He said he believes the eviction never was about the unpaid rent but about Landis reacquiring the property — which could, in the current market be sold for much more than he was contracted to pay for it.
“They are able to double their money and turn around and sue me for back rent to where they are making money hand over fist,” he said.
On May 28, Williams said he agreed in court to vacate the property within 30 days. At that time, he said he was not aware of the moratorium or the federal rental assistance for which he since has been determined eligible.
As he tried to find another place to live, Williams encountered a new problem: The fact that an eviction had been filed against him in court, even though the outcome was uncertain, was enough for property managers to reject his applications.
At a July 9 damages hearing, Judge Scott Norrick ruled Williams has to be out of the house by 11 a.m. Friday. He based that decision on the assertion by Landis attorney Christopher Gilley that the lease had expired.
“He said the CDC doesn’t protect you because there is no lease,” Williams said.
Gilley did not return calls for comment.
Housing advocates, however, decry what is known as the “holdover” loophole as contrary to the intent of the CDC moratorium.
Williams also argues he never really had a lease but a rent-to-own contract.
Norrick admitted if Willaims can prove that, it’s possible that Landis has filed incorrectly and may need to be moved from a small claims to a civil court docket.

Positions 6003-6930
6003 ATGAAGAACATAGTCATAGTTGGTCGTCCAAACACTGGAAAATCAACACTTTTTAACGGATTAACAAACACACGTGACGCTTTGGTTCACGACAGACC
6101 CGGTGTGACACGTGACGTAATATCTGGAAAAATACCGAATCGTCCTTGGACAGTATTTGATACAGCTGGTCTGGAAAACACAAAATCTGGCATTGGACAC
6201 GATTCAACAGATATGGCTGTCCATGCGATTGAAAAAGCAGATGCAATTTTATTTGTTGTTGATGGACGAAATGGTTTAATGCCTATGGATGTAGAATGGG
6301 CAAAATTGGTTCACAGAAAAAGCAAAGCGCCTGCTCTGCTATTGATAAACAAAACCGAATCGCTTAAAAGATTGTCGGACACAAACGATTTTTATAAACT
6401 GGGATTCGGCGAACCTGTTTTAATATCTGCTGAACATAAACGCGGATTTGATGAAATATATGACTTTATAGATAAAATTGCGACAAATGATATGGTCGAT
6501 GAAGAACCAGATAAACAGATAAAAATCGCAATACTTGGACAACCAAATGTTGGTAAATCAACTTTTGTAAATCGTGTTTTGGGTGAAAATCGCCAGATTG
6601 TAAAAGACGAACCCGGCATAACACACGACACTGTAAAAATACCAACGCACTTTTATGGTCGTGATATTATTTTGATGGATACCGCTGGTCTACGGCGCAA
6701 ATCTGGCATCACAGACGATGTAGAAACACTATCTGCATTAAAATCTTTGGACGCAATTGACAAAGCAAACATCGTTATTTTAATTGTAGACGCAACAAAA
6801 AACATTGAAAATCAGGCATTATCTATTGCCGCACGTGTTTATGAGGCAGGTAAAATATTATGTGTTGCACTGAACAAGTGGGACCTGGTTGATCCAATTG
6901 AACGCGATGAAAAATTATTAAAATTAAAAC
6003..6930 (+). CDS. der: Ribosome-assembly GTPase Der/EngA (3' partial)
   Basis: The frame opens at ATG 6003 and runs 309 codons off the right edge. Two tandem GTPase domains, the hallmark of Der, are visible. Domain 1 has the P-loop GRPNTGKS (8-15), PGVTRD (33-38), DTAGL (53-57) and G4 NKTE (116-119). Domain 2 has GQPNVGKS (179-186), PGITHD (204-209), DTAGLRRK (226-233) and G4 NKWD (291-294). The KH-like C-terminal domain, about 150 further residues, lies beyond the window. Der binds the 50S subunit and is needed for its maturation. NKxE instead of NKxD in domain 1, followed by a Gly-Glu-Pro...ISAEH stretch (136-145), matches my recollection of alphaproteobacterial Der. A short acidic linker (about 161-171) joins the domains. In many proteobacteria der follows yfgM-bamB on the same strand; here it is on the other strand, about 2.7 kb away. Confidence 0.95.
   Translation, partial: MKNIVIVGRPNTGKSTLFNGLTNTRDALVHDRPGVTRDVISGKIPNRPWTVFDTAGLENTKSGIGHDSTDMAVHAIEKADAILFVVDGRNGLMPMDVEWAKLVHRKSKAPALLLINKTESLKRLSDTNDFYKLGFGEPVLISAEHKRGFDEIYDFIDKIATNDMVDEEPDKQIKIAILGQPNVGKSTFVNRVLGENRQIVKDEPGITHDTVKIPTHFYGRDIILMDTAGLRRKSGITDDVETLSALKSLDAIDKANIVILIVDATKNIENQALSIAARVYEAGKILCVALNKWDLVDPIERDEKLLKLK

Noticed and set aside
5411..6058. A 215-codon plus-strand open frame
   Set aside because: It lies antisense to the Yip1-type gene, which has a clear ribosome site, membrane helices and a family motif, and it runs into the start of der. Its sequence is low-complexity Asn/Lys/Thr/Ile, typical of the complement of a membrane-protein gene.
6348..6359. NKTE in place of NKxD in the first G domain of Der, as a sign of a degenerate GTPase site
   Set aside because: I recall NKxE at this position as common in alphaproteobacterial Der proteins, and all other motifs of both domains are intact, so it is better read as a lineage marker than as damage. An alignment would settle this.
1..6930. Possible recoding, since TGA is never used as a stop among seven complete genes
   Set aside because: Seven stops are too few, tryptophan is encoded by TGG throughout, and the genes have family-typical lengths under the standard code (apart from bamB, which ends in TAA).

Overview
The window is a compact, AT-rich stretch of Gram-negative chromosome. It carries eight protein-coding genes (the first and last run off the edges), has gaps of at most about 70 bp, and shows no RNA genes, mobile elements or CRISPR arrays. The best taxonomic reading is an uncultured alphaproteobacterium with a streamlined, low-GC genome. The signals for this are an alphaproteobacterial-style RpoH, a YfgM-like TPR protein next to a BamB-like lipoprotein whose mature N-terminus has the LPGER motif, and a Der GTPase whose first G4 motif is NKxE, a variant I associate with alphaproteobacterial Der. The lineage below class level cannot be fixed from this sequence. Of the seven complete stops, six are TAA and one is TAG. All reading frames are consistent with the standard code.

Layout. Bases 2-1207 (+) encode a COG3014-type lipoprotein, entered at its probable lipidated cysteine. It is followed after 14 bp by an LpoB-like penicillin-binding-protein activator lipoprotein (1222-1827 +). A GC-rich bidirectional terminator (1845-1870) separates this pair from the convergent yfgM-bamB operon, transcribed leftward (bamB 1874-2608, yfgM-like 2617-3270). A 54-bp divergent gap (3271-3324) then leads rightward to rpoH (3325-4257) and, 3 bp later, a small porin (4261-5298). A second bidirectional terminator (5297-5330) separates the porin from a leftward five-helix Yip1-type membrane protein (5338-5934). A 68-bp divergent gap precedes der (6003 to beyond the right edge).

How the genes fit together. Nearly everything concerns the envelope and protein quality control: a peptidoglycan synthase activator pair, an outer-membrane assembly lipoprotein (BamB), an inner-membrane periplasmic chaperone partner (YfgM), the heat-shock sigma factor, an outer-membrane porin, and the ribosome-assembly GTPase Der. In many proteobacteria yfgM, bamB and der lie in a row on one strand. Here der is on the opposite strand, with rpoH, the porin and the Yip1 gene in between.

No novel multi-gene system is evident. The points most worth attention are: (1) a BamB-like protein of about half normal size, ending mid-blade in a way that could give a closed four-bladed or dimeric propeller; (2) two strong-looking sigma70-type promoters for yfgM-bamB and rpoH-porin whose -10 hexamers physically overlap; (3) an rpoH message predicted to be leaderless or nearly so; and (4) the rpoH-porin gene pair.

Tamie Dixon-Tatum, civil and human rights director and Title VI coordinator for the City of Anderson, said about 90% of the complaints she has received since the pandemic started have been related to landlord/tenant issues.
“Almost every day I am getting calls in regard to some kind of housing issue,” she said.
For many, there are few options, especially when their financial circumstances dictate limited ability to retain a lawyer, unlike the property owners, Dixon-Tatum said.
“They’re trying to eat and keep a roof over their head. They aren’t in a position to get an attorney to fight for a right they don’t even know they have.”
Even for those who are able to secure representation in court, chances are slim that rulings will come out in their favor because Indiana law favors the landlord, Dixon-Tatum said.
Having an eviction on their credit record is devastating to people who already have very little, she said.
“You’ve got seven years trying to make up for something that wasn’t even your fault.”
Dixon-Tatum said she’s not really sure what’s in it for property owners to reject rental assistance on behalf of their tenants or how evictions during a pandemic are good for business.
“You would think the bottom line for the landlord would be to get the money, particularly if you have tenants who have paid regularly and taken care of the property,” she said. “It’s very counterproductive. It reduces the pool of people eligible to rent. Who are you going to rent to?”
Dixon-Tatum said rent-to-own issues and leasing issues during the pandemic have affected Black residents disproportionately.
“A lot of times, it’s one of those gentrification strategies, too,” she said. “So once again, these communities of color are robbed of homeownership. Historically, we have been left out of homeownership. This is another barrier, if you will, to homeownership.”